Influence free education

Establishing schools and universities in the subcontinent under East India Company Rule from 1750 to 1850

Renaissance, revivalism and enlightenment emanate from the education imparted to an individual or a nation. Most of the nations’ state policy has been to equip the masses with contemporary knowledge. However, a specific proclivity of brainstorming the people to satiate a certain political agenda has also been in practice for centuries.

In the sub-continent, the history of education passed through various phases: pre-colonial, colonial era and post-colonial. But, this piece of writing encircles the education policy of the East India Company from 1750 to 1850.

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Before the political ascendency of EIC in India, Hindus had “Pathasalas” and Muslims owned “Madrassahas” for education. In particular, vocational education was for girls at home and in general, they were excluded from schooling. Separate schools buildings did not build for students, the available worship places were utilized for education – Mandir and Mosques respectively. The main objective of education was to produce religious preachers. Arabic, Persian and Sanskrit languages were the medium of instruction. However, education was even a distant dream for the destitute then!

In the mid of 18th century, the territorial expansion of the East India Company began, and soon a broad swathe of Indians went under its control. Now, the company did not have trading interests alone! For establishing the effective rule, the East India Company required huge administrative machinery that might acquaint with vernacular languages, knowledge and traditions. For instance, the European judges required assessors to expound Hindu and Muslim laws from Arabic, Persian and Sanskrit books. The revenue and commerce departments relied on the service of Indians to converse with uneducated masses for the collection and maintenance of land records. The diplomatic ties with local rulers hinged on the Persian language. All these encouraged British officials like Warren Hastings to set up Madrasa in Calcutta for learning Arabic and Persian in 1781. Similarly, Jonathan Duncan, British Resident Officer at Banaras, established Sanskrit College in 1791 as well.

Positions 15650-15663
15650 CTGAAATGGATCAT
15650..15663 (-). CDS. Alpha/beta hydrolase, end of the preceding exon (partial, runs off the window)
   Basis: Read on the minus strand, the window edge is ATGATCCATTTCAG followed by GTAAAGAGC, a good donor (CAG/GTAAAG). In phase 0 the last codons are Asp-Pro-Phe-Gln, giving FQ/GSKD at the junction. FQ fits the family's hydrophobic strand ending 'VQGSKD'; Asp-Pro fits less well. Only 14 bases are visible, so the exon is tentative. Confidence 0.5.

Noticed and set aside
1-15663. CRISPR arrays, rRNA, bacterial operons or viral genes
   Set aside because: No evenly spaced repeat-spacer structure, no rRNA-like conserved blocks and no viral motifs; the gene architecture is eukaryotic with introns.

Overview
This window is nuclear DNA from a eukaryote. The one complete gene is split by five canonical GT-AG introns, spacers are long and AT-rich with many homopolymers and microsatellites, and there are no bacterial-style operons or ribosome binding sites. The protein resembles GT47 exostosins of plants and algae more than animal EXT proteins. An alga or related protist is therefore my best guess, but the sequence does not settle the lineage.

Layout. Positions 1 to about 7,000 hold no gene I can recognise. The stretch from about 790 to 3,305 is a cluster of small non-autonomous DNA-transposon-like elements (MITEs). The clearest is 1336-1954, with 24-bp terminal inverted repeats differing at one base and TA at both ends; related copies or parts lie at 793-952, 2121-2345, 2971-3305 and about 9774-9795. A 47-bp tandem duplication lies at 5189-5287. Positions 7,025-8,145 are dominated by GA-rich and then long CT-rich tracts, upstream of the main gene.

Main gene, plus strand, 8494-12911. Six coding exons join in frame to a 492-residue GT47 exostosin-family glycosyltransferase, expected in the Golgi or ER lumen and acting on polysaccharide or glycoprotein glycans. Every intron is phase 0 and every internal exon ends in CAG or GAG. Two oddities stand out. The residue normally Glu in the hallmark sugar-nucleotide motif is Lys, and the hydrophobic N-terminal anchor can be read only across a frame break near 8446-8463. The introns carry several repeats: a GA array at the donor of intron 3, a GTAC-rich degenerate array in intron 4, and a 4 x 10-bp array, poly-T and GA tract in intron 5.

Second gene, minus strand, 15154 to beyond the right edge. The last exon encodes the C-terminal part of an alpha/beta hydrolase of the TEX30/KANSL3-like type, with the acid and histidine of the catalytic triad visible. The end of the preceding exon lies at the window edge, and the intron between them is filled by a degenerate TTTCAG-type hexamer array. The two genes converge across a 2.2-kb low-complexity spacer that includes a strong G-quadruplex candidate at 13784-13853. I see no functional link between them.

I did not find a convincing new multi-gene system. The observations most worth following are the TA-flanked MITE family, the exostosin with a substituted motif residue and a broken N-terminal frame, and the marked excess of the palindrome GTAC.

With the Indian Charter Act 1813, a new debate of implementing the local and western learning started between Orientalists and Anglicists. The allocation of 1 lakh rupees under clause 43 of the Act demonstrated British engagement in education matters in India. Although, this amount did not spend till as late as 1823. The Indian Charter Act of 1813 officially allowed the Christian missionaries to set up mission schools across India.

With the Indian Charter Act 1813, a new debate of implementing the local and western learning started between Orientalists and Anglicists. The allocation of 1 lakh rupees under clause 43 of the Act demonstrated British engagement in education matters in India.

In Bengal Precedency, the Central or General Committee of Public Instruction of 10 members was formed on July 17, 1823. Most of the members initially had an orientalist tendency! The 1813 Act also empowered this committee to utilize the sum of one hundred thousand rupees. It had a duty to guide East India Company in the subject of Education in India as well.